By John L. Braese
JUNTURA – “I was scared.”
Those three words succinctly describe the feelings of the star, the performer, the lone actress who wowed the residents of Juntura during the school’s Christmas play held Dec. 20.
As the lone student at the Juntura Elementary School, sixth grade student Rebekah Joyce took the stage to perform all the parts in the school’s production of “The Christmas Box,” a story of losing something special and later getting it back.
The play was based on a 1993 book that also was the basis of a made-for-television holiday movie.
“This woman had a Christmas box that was special and went to a bazaar,” Joyce explained. “By mistake, the box was sold at the bazaar and the story is about her trying to find the box and buy it back because it meant so much to her. Finally, in the end, she gets it back.”
Joyce has been working on the performance since Thanksgiving, working each day with Juntura teacher Kathleen Schram. The teacher and student found the story online and decided to produce the play for the Juntura public.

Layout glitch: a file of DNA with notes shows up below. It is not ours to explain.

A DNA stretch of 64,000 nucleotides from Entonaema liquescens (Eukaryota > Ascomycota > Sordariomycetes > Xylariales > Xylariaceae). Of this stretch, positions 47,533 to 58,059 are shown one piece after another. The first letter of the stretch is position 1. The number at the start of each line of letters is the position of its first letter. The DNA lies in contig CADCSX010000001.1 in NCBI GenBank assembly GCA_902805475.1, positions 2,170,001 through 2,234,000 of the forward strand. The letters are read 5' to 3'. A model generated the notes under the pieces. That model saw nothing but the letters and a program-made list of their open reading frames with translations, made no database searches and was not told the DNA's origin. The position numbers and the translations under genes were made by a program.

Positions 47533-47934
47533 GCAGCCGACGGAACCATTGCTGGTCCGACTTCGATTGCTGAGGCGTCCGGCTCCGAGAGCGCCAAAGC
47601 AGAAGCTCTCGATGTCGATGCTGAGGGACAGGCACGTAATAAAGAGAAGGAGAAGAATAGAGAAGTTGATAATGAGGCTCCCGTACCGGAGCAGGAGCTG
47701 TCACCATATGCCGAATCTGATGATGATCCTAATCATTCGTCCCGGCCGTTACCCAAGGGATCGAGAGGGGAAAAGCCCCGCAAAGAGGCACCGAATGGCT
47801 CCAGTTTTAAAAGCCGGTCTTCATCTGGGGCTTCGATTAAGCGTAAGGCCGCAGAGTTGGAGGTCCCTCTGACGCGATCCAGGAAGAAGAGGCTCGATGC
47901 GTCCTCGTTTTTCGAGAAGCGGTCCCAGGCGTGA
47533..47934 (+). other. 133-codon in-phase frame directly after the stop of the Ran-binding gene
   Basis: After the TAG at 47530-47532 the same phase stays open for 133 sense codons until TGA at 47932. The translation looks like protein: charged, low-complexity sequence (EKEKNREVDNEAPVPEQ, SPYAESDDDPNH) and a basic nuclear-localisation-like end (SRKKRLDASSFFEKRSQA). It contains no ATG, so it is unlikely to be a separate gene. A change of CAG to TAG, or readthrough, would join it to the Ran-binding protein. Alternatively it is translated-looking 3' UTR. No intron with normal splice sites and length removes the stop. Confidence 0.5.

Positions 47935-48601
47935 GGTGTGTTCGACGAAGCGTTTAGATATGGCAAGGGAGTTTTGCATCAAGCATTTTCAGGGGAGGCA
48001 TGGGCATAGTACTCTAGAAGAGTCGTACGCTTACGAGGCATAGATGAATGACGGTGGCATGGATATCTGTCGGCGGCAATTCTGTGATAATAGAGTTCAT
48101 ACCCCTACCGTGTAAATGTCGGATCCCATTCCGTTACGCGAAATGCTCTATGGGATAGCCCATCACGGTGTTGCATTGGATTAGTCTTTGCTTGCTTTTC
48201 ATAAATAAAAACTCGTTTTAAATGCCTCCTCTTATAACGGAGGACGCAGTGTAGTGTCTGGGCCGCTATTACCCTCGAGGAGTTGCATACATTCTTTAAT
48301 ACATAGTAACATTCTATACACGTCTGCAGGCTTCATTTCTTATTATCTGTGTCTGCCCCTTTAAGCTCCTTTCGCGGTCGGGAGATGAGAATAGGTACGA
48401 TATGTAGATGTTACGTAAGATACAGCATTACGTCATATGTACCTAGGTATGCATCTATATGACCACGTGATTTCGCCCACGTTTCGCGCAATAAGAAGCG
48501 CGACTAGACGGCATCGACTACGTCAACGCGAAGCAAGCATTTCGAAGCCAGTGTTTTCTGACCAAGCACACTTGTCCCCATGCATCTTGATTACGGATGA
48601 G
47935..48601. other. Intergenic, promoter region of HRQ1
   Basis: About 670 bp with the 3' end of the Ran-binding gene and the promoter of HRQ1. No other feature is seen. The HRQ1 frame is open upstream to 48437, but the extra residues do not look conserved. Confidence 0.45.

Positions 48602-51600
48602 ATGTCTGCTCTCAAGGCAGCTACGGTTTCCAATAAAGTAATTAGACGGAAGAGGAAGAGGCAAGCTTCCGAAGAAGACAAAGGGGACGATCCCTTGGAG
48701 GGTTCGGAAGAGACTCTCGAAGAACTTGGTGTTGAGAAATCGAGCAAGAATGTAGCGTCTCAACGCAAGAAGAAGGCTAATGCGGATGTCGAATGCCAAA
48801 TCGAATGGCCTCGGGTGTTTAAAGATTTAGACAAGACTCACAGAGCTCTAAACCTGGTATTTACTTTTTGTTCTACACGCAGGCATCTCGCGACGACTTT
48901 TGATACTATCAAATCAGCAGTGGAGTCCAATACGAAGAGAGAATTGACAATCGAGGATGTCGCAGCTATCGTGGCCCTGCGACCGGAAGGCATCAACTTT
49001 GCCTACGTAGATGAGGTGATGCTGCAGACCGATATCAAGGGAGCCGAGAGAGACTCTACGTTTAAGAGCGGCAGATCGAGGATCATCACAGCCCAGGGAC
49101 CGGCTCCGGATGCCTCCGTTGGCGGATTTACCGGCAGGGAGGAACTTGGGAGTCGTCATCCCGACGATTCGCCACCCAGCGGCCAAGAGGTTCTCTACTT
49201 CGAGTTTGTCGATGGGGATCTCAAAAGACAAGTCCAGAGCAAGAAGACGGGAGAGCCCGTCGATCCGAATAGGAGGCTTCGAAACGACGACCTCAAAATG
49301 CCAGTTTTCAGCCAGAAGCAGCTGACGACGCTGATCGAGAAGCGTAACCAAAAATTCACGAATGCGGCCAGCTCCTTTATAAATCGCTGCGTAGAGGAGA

Joyce played six characters in the performance of 20 minutes.
“I would just run into the back room and change into the next character,” she said. “Never in the play are two characters on the stage at the same time, so this worked for us.”
At one point, Joyce was Ivy, a young girl who took the Christmas box to a pawn shop in an attempt to sell it.
With a change of a gray wig and older clothing, Joyce said, she became Grandma Lillian, a “nice sweet grandma” who received the box for her birthday.
A quick change and Joyce became Miss Vanderhoff, a rich old lady in charge of the Christmas bazaars and a villain who refused to give the box back to the rightful owner.
Even as the play concluded its six acts, Joyce wasn’t done for the night.
Making a change again, Joyce joined her guitar teacher Anna Pozzi and performed a few songs on the school’s stage.
The crowd shifted to the town hall for a potluck dinner complete with small presents for the town’s star.
If the school chooses to have a spring performance, Joyce may have to give up some of the limelight.
“We are getting a first grader at the school after Christmas break,” she explained.